Camping with Your Dog? Read These Vet-Approved Tips

Patrick Mahaney, VMD, CVA, CVJ
By Patrick Mahaney, VMD, CVA, CVJ on Jan. 26, 2015

By Patrick Mahaney, VMD

Camping is a common way for people and their dogs to get away from the stressors of life and relax in the great outdoors. It also helps strengthen the bond between person and dog. There are, however, important considerations to be made. After all, removing a dog from the safe confines of your house or yard creates a variety of potential dangers that otherwise would likely not be faced if the pet were to remain home.

Pending the location, time of year, climate, degree of insect infestation, proximity to wildlife, general health of your pet and other factors, camping can either be a great activity or a significant health and safety challenge for all parties involved.

Are You Safely Transporting Your Pet?

Most owners transport pets in their own cars, trucks, or even Winnebago-style campers. When taking a dog from your home to the campsite, common sense practices should always be taken to ensure safe travels. The first step: choosing the right travel harness.

Some dogs wear harnesses for day-to-day walks, but that same harness may not be suitable to attach to a seat belt and securely restrain him to the seat. According to the Center for Pet Safety (CPS) many harnesses don’t fit the bill to keep your pet secure in case of a crash. "Pet travel harnesses come in two forms, those that only prevent distraction and those that provide actual crash protection… select a quality crash-tested harness to protect your pet and also protect your family if an accident occurs."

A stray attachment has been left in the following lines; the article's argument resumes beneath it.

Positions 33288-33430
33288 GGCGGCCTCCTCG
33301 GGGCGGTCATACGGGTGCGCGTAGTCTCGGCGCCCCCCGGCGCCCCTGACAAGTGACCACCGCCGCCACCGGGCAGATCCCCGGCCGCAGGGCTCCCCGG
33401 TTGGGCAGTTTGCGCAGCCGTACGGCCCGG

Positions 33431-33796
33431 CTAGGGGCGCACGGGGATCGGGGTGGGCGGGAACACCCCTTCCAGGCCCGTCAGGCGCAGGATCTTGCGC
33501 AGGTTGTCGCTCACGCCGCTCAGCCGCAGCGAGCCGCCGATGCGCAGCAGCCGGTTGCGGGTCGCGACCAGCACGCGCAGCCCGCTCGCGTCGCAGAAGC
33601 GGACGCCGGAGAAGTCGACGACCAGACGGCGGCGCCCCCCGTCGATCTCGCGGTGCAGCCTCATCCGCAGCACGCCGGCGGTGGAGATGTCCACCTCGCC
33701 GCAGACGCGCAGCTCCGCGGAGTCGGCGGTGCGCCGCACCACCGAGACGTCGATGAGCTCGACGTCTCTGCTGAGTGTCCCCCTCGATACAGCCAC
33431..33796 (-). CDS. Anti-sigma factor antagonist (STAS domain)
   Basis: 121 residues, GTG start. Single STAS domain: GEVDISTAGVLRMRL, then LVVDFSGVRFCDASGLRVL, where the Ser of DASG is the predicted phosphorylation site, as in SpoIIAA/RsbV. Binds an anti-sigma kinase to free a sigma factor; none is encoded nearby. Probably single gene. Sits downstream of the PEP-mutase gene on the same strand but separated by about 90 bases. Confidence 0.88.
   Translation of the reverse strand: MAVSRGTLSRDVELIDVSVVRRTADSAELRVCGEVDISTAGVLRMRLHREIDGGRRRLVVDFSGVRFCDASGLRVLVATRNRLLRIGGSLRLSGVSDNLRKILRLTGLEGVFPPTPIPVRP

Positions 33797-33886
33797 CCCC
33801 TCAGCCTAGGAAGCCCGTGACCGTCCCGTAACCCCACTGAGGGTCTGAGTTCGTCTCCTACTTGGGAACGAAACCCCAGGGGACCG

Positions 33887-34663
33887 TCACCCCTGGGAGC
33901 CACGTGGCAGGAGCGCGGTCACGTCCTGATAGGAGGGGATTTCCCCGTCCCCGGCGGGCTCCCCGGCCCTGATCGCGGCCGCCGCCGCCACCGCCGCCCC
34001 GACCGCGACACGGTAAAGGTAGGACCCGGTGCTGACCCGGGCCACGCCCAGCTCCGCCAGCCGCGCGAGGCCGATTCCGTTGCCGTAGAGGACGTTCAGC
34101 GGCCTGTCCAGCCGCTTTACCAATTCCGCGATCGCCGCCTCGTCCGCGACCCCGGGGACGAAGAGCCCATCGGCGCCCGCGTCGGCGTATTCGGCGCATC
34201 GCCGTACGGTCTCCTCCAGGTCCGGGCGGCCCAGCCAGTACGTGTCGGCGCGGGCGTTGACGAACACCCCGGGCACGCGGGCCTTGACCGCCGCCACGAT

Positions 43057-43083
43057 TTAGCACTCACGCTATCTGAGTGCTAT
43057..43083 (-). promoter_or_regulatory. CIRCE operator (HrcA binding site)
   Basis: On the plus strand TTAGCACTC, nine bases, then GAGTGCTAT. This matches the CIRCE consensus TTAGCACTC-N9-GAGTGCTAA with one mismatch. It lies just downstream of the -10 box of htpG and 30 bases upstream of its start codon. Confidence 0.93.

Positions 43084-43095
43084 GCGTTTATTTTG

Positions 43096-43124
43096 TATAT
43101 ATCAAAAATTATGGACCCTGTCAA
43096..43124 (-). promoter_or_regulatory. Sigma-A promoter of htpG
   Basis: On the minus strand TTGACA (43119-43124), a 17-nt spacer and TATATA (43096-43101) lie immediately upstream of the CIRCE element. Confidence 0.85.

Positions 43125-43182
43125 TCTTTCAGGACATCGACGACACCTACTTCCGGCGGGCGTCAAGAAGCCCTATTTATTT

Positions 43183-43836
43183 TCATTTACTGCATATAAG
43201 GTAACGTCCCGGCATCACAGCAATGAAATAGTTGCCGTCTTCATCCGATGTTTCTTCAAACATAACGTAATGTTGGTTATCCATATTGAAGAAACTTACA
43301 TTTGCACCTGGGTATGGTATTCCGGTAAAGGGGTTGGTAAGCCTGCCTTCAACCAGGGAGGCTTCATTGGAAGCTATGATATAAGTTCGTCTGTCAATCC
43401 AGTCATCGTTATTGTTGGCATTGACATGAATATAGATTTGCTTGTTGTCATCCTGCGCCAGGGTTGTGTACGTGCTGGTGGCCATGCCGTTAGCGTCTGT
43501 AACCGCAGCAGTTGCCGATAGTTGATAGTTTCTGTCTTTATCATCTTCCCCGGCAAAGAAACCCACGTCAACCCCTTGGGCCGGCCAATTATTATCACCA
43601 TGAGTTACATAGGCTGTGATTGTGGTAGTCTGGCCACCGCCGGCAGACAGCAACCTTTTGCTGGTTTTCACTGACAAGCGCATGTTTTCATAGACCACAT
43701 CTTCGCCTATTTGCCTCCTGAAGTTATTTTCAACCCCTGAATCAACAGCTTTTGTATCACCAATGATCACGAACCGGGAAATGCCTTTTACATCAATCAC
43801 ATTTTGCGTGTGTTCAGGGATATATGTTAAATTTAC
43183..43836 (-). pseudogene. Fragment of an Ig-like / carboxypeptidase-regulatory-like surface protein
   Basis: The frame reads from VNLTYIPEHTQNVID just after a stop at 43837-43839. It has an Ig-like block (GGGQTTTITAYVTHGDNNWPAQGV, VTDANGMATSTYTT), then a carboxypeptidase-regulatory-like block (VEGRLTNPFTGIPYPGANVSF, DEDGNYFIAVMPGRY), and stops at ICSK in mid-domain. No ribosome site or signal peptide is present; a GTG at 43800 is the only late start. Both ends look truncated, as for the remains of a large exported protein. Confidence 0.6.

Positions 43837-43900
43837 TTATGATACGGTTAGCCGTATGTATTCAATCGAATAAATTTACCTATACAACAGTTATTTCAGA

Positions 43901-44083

My top recommendation is to use a sturdy crate with rigid plastic walls. Firmly attaching the crate to your car’s interior keeps a pet better restrained and reduces the likelihood that the pet-in-crate combination will be tossed around the car during a sudden stop or accident. The CPS suggests putting "the small carrier on the floor of the vehicle behind the front passenger or driver seat."

Additionally, make sure your pet wears a collar or chest harness adorned with an identifying tag and/or embroidered with the pet’s name and your phone number. This will increase the chances your dog is returned should he or she get lost on the way to or at the campsite. Dogs which are microchipped have an even greater rate of return should they go missing and enter the shelter system. So have your veterinarian implant a microchip before your planned departure, and make sure your pet’s ID number is registered with your current contact information.

Take Temperature Safety Precautions

Most people camp during warmer months, but a few souls brave cold climates during outdoor excursions. Both the heat and the cold pose their own type of dangers for your dog.

The cold can subject your dog to issues like hypothermia (extremely low core body temperature) and frostbite. The heat, meanwhile, can cause havoc with your dog's thermoregulating mechanisms. Unlike humans, dogs can’t clear heat in a manner that permits the body to cool to a safe level when exposed to indoor or outdoor climates greater than room temperature (68-77 ºF). Dogs’ primary means of heat loss is through the respiratory tract, which is less efficient than humans, who sweat through our less-haired skin. This is one reason why dogs pant when exposed to warmer climates.